Is Psoriatic Disease Hereditary?

Recent research has discovered evidence potentially supporting a parent-of-origin effect in psoriatic disease.

Recent research has discovered evidence potentially supporting a parent-of-origin effect in psoriatic disease.

The study, published in the journal Arthritis Care & Research, explored the hereditary effect in a cohort of 849 first-degree psoriatic disease patients. Researchers took self-reported family history from the patients from Toronto and Newfoundland, which satisfied the Classification of Psoriatic Arthritis criteria.

Experts compared proportions of probands with paternally and maternally transmitted psoriatic disease by McNemar’s and chi-square tests. Logistic regression was also used to compare baseline clinical and genetic characteristics of probands with paternally and maternally transmitted disease.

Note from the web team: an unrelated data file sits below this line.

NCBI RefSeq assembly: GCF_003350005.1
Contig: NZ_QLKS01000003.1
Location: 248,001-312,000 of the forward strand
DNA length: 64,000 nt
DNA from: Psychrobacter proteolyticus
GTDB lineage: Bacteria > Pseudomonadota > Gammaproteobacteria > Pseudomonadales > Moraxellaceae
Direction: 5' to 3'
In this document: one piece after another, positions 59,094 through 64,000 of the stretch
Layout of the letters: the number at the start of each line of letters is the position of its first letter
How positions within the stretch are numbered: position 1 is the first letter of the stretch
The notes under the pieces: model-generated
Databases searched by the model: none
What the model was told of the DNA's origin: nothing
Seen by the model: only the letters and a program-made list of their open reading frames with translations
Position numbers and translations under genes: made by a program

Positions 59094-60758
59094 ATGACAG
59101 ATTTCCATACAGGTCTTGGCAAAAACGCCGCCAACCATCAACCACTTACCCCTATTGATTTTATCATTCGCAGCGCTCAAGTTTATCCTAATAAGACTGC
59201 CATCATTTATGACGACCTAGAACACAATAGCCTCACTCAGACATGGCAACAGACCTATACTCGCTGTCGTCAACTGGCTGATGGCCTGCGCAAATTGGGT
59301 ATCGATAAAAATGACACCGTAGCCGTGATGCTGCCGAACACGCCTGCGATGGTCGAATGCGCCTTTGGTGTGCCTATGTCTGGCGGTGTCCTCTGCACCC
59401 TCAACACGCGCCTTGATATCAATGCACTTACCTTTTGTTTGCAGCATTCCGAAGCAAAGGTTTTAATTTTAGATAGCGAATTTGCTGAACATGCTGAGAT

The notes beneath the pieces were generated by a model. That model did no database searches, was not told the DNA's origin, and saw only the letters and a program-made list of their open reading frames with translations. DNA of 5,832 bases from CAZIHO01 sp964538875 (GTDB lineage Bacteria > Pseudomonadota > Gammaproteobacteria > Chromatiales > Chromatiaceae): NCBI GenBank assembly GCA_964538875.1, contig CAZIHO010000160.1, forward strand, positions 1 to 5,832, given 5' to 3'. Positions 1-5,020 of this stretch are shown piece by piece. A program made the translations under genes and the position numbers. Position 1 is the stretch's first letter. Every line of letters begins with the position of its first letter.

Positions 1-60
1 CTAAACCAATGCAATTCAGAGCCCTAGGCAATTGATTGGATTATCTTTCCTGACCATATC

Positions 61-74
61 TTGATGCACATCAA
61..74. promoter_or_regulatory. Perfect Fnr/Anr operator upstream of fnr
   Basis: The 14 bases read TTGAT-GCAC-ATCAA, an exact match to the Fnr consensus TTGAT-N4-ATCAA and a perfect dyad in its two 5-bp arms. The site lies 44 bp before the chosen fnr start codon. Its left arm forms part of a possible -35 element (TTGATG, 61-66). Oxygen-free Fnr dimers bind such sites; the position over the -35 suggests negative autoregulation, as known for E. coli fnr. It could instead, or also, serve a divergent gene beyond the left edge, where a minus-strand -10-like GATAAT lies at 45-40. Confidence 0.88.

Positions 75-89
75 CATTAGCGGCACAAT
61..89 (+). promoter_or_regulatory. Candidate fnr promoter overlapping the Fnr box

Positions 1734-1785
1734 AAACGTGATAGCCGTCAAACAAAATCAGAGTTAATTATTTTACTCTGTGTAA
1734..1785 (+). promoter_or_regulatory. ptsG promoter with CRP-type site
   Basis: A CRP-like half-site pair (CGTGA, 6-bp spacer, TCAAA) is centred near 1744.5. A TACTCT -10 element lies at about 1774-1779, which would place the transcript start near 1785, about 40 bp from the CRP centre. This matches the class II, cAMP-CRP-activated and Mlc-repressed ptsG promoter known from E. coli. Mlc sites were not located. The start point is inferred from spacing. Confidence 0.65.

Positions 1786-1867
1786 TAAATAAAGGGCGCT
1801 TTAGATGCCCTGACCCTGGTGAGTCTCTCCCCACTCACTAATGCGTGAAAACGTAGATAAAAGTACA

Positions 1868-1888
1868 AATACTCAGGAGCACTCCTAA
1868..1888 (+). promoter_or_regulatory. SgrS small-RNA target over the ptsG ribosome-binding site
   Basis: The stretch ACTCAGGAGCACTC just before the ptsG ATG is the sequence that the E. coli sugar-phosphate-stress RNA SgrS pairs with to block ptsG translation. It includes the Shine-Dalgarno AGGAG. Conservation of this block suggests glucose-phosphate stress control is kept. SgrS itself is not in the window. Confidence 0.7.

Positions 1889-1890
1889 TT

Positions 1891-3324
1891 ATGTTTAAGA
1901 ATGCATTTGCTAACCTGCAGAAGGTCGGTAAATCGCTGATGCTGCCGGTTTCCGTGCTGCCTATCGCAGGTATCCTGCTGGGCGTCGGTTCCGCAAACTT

Of the group, there were 57% of affected fathers compared to 43% of the affected mothers. Results indicated the paternal transmission bias was evident in PsA and PsC (cutaneous psoriasis without arthritis) probands, even though it didn’t reach statistical significance in PsC probands.

Also, the proportion of paternal PsC—proband PsA pairs (161 of 214 paternal transmissions [75%]) was significantly larger than maternal PsC–proband PsA pairs (103 of 161 maternal transmissions [64%]).

In supporting their hypothesis, the authors concluded, “We have provided further epidemiologic evidence of a paternal transmission bias in psoriatic disease.”